Apple sold more than 22 million iPads in the last quarter of 2012 and has more than 150 million iPads in circulation. Apple is under increasing competitive pressure from rivals such as Samsung, but few individual tablet vendors or platforms are challenging Apple’s 53 percent market share.
And that’s the reason analysts are scratching their heads over Microsoft’s avoidance for releasing a version of its popular Office productivity suite for Apple’s iOS, the operating system powering iPads and iPhones.
Morgan Stanley analyst Adam Holt estimated Microsoft is leaving $2.5 billion annually on the table by not offering Office for iPads. To put it in perspective, Holt says Office for iPad would roughly increase the revenues for Microsoft’s Business division – currently about $5.7 billion annually – by half.
The reason Holt is high on iPad is the Office attach rate sales for Macs. Between 30 percent and 40 percent of Mac owners buy and install the Office suite for the Mac platform. At a retail price of $60 per unit, Holt believes Microsoft would rake in billions in net-new sales that are currently going to low-cost, low-feature apps that emulate Office functionality.
Other observers agree with Holt’s analysis, but don’t blame Microsoft for holding back. The reason: To get Office on the iPad would require going through the Apple apps store, which would require cutting Apple in for 30 percent of the sale.
The actual value of Office for iPads may be significantly higher if Microsoft’s massive reseller channel network is taken into consideration. Apple is notoriously difficult for solution providers to work with, and it routinely shuns overtures by solution providers to resell and support its products. Microsoft, a substantially more channel-friendly company, could enable channel sales by giving its partners a product they can sell, install and support. Already, many solution providers will assist their customers who use Apple products even if Apple doesn’t officially recognize their efforts.
Microsoft probably isn’t oblivious to the opportunity, as rumors are circulating that it’s working on a version of Office for the popular Google Android tablet platform. That package could come as early as May, if the rumors prove true.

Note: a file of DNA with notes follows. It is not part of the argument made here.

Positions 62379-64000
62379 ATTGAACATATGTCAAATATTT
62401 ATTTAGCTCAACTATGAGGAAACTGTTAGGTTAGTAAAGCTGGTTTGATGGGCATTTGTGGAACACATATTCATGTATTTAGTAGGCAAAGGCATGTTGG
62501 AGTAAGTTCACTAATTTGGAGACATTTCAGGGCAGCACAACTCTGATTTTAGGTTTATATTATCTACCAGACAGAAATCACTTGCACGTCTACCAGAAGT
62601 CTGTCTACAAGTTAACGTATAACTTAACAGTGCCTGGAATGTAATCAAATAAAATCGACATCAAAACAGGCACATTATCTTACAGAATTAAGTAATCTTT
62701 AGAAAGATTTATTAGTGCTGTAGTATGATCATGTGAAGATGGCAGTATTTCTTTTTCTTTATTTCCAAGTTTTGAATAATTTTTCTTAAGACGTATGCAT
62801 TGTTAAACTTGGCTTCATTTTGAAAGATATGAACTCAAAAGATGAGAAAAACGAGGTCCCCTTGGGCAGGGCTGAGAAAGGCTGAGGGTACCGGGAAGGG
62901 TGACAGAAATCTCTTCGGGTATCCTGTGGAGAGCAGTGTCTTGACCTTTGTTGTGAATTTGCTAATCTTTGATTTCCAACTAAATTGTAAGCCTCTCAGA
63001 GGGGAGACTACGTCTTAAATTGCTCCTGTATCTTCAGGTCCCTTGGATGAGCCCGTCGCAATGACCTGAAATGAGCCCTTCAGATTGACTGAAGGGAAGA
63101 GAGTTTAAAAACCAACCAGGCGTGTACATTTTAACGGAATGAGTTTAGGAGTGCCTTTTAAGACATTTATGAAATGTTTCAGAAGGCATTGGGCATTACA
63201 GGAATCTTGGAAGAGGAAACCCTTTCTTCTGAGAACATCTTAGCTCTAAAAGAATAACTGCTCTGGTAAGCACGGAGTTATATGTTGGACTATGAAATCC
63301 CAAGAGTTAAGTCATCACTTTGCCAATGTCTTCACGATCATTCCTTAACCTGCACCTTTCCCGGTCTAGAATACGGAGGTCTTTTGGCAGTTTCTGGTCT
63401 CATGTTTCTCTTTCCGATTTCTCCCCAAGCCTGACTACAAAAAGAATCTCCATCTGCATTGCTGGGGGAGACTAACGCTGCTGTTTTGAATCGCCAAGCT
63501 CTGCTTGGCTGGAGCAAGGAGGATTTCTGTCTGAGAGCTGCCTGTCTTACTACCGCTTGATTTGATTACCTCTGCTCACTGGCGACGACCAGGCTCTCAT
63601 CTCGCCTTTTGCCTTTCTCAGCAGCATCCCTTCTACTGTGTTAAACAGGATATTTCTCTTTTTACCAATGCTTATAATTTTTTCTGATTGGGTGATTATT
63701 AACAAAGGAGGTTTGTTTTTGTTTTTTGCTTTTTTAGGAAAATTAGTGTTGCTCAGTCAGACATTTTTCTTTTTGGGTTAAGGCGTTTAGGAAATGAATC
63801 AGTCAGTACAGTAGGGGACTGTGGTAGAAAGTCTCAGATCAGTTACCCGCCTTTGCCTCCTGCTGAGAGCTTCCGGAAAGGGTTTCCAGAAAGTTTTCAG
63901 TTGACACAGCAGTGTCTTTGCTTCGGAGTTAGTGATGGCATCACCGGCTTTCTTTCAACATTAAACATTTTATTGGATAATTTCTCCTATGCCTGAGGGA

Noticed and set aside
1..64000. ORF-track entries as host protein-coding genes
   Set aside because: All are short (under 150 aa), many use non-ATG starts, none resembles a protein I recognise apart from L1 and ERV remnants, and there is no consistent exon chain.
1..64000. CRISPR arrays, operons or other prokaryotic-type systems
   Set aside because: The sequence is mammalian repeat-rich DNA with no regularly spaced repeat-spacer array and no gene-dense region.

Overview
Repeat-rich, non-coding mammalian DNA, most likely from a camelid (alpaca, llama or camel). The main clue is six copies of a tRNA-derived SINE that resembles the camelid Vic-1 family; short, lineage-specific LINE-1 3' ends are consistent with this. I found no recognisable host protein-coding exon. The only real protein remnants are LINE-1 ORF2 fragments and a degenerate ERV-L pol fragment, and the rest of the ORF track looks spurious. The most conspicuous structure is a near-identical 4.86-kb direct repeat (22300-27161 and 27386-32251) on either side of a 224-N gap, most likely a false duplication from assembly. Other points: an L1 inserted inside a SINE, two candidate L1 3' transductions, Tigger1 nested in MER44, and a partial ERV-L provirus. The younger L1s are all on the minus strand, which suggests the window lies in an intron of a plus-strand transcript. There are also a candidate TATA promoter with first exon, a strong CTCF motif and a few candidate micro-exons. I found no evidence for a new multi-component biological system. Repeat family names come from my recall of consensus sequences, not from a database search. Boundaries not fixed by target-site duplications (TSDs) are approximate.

The Microsoft answer to Apple and Google tablet dominance is Windows 8, its first operating system designed specifically for touch-interface devices. Microsoft released Surface, its first computing device, as well as helped develop Windows-powered tablets by Dell, Lenovo, Samsung, Hewlett-Packard and Acer.
Microsoft sold between 750,000 and 900,000 Surface units since its launch in October, which is a pittance of what Amazon, Apple and Samsung sold during the same period.
The reason Holt and other analysts may push Microsoft to start supporting Windows-alternative tablet platforms is the numbers aren’t working in Microsoft’s favor. While Microsoft says it’s committed to building its share of the tablet market and becoming a major player, it has a long row ahead. According to IDC, Microsoft’s share of the 2012 tablet market was 2.9 percent, compared to Apple’s 53.8 percent and Android’s 42.7 percent. Over the next four years, Microsoft’s share will climb to 10.3 percent, a 69 percent CAGR increase. However, Apple’s market share will remain around 50 percent and Android will only lose 3 percent of its share.
Microsoft last week released Surface Pro, a version of its tablet running Windows 8 Professional. While Microsoft is steadily increasing distribution of its tablets through its own retail stores, third-party retailers and direct online sales, it still hasn’t announced plans for allowing channel partners to sell or support Surface.
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